Russia, demonized as the biggest cyber-villain in the world in the wake of the U.S. election campaign, must now take special care of its own information security. Its adversaries don't just possess powerful cyber-spying and offensive capabilities -- they suspect Russian involvement in every incident, and that makes Russia vulnerable to all kinds of retaliation.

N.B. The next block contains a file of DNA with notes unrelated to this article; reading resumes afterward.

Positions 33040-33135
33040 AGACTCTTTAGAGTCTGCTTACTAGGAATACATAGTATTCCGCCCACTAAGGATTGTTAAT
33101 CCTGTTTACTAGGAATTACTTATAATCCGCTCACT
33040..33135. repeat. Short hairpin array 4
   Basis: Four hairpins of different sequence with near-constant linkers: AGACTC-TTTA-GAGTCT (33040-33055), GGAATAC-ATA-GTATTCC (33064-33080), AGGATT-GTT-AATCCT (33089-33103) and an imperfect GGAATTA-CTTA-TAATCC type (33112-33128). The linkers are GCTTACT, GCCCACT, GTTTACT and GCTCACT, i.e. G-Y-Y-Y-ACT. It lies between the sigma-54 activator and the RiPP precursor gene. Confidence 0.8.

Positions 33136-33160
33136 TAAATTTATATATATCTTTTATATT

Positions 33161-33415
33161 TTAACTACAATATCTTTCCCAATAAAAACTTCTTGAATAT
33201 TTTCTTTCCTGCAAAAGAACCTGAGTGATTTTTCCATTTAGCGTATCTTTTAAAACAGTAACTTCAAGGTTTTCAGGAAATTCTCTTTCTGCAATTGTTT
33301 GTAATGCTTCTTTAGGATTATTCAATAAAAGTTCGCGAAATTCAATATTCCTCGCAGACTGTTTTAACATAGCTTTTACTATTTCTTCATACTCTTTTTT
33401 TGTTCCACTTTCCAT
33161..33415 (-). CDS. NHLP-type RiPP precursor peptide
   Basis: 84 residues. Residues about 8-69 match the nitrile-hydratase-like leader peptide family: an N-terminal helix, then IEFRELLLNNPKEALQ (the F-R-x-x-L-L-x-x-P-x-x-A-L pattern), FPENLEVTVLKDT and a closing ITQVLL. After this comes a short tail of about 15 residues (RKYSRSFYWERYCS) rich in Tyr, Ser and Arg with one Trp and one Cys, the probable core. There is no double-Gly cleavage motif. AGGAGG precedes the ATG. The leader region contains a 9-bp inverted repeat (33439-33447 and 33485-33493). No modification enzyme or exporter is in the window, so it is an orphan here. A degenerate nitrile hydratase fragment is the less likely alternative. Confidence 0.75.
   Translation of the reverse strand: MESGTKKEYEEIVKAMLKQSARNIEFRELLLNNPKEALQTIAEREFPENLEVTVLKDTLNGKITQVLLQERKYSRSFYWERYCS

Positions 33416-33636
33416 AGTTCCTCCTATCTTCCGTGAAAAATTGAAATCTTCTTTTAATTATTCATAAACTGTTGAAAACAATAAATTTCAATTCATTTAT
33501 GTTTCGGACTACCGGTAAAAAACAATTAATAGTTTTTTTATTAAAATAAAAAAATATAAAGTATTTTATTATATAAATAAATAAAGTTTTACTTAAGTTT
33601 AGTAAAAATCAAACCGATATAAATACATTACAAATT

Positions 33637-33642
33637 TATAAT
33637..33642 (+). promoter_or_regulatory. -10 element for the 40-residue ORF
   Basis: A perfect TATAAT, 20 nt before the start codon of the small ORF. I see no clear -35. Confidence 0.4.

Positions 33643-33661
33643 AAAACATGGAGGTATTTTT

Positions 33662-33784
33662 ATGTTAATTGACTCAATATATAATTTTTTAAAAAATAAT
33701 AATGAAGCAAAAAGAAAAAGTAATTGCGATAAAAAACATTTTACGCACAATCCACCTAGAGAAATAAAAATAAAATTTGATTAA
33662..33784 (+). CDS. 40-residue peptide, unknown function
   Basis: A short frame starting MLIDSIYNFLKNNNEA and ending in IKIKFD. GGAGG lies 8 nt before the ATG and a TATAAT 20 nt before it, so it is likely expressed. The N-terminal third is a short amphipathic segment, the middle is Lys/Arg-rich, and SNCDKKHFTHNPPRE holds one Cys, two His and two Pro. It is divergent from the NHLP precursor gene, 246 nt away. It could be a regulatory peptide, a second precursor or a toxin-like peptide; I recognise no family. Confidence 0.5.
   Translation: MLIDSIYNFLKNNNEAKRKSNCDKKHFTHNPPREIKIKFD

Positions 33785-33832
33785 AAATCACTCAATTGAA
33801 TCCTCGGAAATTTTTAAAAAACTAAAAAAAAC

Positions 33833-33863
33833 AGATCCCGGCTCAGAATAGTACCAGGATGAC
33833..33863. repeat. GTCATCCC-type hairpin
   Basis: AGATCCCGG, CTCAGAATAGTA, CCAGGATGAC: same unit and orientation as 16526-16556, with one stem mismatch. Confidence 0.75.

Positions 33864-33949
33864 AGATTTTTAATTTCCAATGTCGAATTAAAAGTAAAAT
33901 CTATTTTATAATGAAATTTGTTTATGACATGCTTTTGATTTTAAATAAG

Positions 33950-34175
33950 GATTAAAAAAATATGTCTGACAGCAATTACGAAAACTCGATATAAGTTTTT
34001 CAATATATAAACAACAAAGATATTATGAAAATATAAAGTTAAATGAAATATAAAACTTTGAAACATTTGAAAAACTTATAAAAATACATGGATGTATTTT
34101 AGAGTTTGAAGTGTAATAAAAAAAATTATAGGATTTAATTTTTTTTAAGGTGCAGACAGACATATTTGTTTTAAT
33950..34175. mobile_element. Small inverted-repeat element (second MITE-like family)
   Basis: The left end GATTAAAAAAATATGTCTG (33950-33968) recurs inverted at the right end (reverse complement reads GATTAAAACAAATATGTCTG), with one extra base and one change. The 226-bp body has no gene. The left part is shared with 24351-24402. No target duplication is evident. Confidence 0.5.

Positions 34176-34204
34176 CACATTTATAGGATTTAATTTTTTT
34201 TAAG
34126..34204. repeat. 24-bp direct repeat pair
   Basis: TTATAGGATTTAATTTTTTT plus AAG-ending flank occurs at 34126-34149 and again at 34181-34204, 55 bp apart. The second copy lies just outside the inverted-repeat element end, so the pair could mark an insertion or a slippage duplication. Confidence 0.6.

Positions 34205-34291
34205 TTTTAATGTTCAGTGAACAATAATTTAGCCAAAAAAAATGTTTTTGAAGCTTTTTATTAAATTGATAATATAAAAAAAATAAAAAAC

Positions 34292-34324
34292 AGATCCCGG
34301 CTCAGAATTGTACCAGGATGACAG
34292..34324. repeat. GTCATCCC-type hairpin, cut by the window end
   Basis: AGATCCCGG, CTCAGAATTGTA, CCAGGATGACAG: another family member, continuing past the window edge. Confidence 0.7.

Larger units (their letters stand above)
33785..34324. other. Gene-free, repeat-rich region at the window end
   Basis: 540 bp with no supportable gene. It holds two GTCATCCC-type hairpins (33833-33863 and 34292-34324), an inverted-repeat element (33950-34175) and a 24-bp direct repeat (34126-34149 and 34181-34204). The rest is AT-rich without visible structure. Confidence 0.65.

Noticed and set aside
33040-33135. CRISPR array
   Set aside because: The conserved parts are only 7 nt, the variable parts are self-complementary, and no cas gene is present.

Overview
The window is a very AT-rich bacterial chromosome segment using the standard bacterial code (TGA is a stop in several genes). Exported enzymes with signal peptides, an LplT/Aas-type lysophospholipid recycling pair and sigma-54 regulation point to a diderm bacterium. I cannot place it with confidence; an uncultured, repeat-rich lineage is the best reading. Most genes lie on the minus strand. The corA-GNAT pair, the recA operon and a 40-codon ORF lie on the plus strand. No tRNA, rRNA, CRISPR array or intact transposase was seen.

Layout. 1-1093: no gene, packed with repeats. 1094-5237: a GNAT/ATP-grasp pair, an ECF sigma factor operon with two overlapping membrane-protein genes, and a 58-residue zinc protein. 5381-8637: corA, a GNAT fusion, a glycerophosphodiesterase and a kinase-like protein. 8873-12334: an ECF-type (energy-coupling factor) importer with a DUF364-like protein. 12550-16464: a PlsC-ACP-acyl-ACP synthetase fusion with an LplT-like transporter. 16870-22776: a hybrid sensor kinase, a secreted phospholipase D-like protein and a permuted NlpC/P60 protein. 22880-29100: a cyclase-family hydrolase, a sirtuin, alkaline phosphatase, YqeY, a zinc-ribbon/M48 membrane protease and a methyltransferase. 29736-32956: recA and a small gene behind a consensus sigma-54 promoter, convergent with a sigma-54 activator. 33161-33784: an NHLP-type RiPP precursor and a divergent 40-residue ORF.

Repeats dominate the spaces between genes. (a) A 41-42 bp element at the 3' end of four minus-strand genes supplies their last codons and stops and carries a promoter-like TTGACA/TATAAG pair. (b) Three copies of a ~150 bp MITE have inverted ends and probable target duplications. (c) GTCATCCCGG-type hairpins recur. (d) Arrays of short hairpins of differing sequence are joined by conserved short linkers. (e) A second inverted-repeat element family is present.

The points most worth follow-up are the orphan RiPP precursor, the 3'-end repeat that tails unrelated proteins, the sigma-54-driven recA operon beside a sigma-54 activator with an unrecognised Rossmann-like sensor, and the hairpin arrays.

After it was accused of trying to influence the U.S. presidential race, Russia faces the same charges in Germany. Given Chancellor Angela Merkel's support of anti-Russian sanctions and her deep-seated support of a close partnership with the U.S., Russian President Vladimir Putin has strong motives to undermine her. Last week, WikiLeaks, which appeared to closely coordinate its U.S. election-related publications with Russian propaganda outlets such as the RT channel and Sputnik network of websites, published material from a German parliamentary inquiry into the cooperation between Germany's BND intelligence service and the U.S. National Security Agency. The issue is politically sensitive to privacy-minded Germans, who do not appreciate their country's collaboration with the intrusive U.S. service. The Russian propaganda organizations were on it immediately.